Prior to 2004, Nigeria operated a uniform pension scheme, both in the public and private sectors.
But the old pension scheme ran into troubled water as it was bedeviled with a myriad of problem.
It was largely characterized by embezzlement, unsustainable liabilities, inefficient administration and weak supervisory regulations.
Innocent pensioners were denied their life savings and sentenced to a life of despair while many of them died an untimely death.
The new Contributory Pension Scheme, CPS, which commenced in Nigeria in 2004, is aimed at correcting anomalies of the old discredited pension scheme.
As compared to the old pension scheme where most of the accounts were not fully funded with no-ready funds to pay pensioners, the Contributory Pension Scheme is fully funded and makes the contributor to account for his or her own self security.
Under CPS and as stipulated by the pension act of 2004, the employer is expected to contribute a minimum of ten percent of the employee’s monthly emolument.
It has contributed to the individual employee’s Retirement Savings Account, RSA, and is accessible as benefits upon retirement except for special cases such as loss of jobs or death of the contributor.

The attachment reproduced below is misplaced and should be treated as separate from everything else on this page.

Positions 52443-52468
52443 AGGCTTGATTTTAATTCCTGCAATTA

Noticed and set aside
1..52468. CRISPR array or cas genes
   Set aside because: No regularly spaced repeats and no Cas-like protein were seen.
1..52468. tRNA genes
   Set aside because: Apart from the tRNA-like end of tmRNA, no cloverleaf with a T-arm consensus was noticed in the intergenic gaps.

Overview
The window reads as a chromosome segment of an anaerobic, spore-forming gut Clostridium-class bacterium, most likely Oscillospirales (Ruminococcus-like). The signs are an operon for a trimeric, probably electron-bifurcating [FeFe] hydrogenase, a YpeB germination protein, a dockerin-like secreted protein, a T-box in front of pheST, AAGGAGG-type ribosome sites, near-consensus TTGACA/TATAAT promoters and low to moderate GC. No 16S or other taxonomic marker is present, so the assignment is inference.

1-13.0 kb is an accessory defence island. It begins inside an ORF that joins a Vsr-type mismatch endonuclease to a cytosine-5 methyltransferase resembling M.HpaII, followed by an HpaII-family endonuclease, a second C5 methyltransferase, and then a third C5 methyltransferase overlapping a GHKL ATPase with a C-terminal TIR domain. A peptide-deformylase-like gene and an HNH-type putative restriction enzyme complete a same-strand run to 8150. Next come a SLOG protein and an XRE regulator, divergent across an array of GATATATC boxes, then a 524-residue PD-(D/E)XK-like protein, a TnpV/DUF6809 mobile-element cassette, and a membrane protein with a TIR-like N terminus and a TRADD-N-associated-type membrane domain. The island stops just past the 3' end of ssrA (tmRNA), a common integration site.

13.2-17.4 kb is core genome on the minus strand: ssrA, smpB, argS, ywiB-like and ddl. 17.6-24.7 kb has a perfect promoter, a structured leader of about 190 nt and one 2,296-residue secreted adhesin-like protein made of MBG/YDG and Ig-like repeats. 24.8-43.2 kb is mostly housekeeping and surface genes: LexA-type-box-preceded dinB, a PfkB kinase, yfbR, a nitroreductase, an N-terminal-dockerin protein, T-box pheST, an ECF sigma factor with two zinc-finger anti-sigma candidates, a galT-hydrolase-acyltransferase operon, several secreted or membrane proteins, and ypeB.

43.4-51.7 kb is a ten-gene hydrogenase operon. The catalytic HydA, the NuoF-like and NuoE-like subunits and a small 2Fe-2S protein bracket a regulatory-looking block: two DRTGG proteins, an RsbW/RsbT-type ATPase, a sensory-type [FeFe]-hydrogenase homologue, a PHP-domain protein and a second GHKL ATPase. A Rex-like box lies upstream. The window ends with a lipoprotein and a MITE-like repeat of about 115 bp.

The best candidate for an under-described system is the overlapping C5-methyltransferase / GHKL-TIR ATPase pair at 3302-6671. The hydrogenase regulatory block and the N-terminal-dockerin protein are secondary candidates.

A unique feature of CPS is that the contributions are invested in stock exchange while the pensioner works to provide steady income in old age and retirement.
As at 2014, the National Pensions Commission can boast of trillions of naira of pensioners fund in its kitty.
Recently, it was rumoured that state governors had perfected plans to borrow 17 billion naira from the pension fund for recurrent and capital expenditure.
Now, the question is, if the pensioners have so much money in their accounts, why has it become increasingly difficult for the Federal and State governments to pay pensioners their retirement benefits as and when due.
As laudable as the contributory pension scheme is, its implementation at maturity is appalling and especially worse at the state level.
A situation where contributors are denied their benefits, years after retirement is rather callous, wicked and unacceptable.
There must be something wrong with a pension scheme that calculates the exact date of retirement without calculating at the same time the exact amount of benefits due to the retirees on their date of exit from the service.
The National Pension Commission, Economic and Financial Crimes Commission and the Independent Corrupt and Other Related Practices Commission should be interested in prompt payment of pension benefits.
Henceforth, delayed payments of pension should attract market rate interest.
Settlement of pension benefits must not take more than seven working days after the start of retirement.
Fear of delayed pension payment fuels corruption in Nigeria and all pension stakeholders should be fair to the pensioners who worked hard to serve their country in their active days.